Leaders at a technology company with a $10 billion 401(k) plan wanted to improve employees’ experience with their 401(k).
The investment committee shared that the company was offering participants many plan choices, but most employees weren’t investment-savvy and ended up building suboptimal portfolios. The plan had 15 options, including 8 U.S. equity strategies, varying across the active/passive, value/growth and small-/ large-cap spectrums. In addition, there was a legacy balanced fund and targetdate funds that had similar investment objectives.
Instead of helping employees, the number of investment choices confused them. Spreading assets across too many different fund managers drove up fees.
Finally, the investment committee had lost confidence in some of the plan’s active managers. The plan managers were there to help participants choose between active and passive fund management, but the investment committee was now questioning the efficiency of this level of choice. The committee thought that most participants would benefit from more streamlined choices guided by professional investment experts.
About the Situation
- $10B 401(k) plan
- 15 plan options
- 8 U.S. equity strategies
The investment committee had concerns about the current fund lineup, and worked with Aon’s Investment Consulting team to streamline the plan’s menu, to review and replace funds in which they had lost confidence, and to reduce fees. The updated menu simplifies the plan line-up to make it easier for plan participants to make smart investment decisions. Implementing this new strategy also provided an opportunity for the plan to reduce and renegotiate third party fees. The following graphic shows the changes to the plan.
Aon's Investment Consulting team helped leaders make changes to the plan options, including:
- Simplify eight U.S. equity strategies into a single, passive option. According to the committee, the average participant wasn’t interested in differentiating between multiple highly correlated types of U.S. equities.
- Merge two active non-U.S. equity options into a single, white-labeled option. The investment committee believed the funds were better paired together and professionally managed (rather than giving participants a choice).
- Add a passive non-U.S. equity option.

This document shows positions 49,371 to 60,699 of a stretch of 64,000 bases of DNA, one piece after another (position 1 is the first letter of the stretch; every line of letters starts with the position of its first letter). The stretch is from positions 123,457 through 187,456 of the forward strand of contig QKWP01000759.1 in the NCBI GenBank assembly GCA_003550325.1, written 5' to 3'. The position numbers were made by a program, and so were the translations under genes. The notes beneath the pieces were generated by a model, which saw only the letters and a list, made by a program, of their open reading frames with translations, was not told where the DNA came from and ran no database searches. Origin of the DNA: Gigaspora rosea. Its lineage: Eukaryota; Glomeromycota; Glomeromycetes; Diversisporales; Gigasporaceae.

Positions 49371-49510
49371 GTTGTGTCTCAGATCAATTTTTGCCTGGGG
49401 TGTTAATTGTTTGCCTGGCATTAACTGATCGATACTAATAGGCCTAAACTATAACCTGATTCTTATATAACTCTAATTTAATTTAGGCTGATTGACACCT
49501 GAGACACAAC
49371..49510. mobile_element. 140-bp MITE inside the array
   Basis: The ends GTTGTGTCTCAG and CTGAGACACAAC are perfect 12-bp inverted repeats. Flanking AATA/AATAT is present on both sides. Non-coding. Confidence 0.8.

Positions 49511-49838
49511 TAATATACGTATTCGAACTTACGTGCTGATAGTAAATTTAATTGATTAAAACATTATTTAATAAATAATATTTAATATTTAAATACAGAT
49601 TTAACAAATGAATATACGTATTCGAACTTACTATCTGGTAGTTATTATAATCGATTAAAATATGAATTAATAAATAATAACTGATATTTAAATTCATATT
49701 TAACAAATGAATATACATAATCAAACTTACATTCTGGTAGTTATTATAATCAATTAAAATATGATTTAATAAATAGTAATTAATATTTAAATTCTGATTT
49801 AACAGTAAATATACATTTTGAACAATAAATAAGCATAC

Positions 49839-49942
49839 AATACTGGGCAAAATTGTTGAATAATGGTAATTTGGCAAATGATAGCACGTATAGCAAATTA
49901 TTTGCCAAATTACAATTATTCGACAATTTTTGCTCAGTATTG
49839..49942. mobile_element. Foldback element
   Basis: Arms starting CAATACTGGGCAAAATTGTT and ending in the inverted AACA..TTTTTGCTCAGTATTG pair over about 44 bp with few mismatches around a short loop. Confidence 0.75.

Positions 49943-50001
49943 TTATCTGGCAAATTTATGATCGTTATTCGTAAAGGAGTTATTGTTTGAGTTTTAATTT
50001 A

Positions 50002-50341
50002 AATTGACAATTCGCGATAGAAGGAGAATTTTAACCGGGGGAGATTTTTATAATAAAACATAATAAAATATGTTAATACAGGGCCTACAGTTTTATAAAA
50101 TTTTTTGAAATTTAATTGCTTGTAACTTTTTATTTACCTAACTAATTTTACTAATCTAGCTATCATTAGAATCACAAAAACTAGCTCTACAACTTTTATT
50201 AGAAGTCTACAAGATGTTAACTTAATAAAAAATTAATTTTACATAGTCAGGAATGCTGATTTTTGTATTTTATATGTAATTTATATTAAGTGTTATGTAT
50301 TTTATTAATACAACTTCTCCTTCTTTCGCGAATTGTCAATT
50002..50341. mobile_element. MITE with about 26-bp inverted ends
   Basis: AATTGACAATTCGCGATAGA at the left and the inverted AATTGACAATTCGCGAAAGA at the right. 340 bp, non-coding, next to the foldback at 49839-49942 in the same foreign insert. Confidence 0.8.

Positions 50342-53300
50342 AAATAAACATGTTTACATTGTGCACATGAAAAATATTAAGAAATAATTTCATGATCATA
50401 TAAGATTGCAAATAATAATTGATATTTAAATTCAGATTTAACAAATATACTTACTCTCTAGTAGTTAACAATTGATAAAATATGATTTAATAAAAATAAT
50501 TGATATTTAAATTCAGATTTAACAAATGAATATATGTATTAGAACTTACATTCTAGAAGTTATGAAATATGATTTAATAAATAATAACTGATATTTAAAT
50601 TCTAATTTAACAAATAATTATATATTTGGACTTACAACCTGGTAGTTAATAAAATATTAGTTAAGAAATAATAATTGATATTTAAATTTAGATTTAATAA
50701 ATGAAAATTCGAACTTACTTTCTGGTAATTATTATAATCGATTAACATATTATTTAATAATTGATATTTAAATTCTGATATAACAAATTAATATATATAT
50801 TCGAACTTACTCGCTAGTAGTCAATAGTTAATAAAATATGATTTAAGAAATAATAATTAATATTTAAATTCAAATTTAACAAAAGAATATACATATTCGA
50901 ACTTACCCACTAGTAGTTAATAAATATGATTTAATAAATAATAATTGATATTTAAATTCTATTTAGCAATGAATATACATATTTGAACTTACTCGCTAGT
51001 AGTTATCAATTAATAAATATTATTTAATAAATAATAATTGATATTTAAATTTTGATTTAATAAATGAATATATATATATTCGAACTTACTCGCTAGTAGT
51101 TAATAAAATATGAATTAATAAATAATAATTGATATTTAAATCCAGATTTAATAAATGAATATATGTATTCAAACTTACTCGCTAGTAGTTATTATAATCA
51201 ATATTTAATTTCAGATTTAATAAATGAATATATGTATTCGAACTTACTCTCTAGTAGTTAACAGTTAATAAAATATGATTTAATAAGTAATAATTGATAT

- Move assets from a prime money market to a stable value fund.
- Remove the balanced fund, which was viewed as redundant with the target-date funds, and map those assets into the target-date funds based on participants’ expected retirement dates.
The plan sponsor launched a simpler investment menu for its 401(k) plan with 7 investment options.
This resulted in the elimination of redundant investment strategies, with the goal of simplifying the investment options. If a participant had assets in a strategy that was removed, those assets were mapped to the corresponding replacements. For example, assets in any of the eight U.S. equity strategies were mapped to the single passive U.S. equity option in the new lineup.
The investment committee was happy with the reduced investment management fee on U.S. equity and the option to choose a low-cost non-U.S. equity option, and employee feedback was positive.
Investment management fees decreased for two reasons. First, active strategies were replaced when the investment committee did not have confidence that the managers could perform well, net of-fees. Second, reducing the number of managers allowed the plan to achieve better economies of scale with the remaining managers, who often had higher asset levels as a result of the changes. In aggregate, the plan participants achieved a 45 percent reduction in investment management fees, totaling about $12.8 million in the year after the change.
The investment committee was pleased with the reduced management fee on U.S. equity and the low-cost non-U.S. equity option. Employee feedback was positive.
The Next Steps
This project is the first in a two-step process for the plan sponsor. As a second step, the investment committee will consider the role of retirement income within their defined contribution plan. They have not yet decided if retirement income will be offered in a “retirement tier” within the core menu and/or installed within the plan’s Qualified Default Investment Alternative.
Another future step being considered is a plan “re-enrollment,” mapping all assets into the target date funds unless participants actively request otherwise. This would likely drive more participants to age-appropriate, professionally managed portfolios as the default. The plan sponsor is continuing to work with their Aon Investment Consulting team to explore these ideas that may lead to additional improvements for participant outcomes and fee savings.
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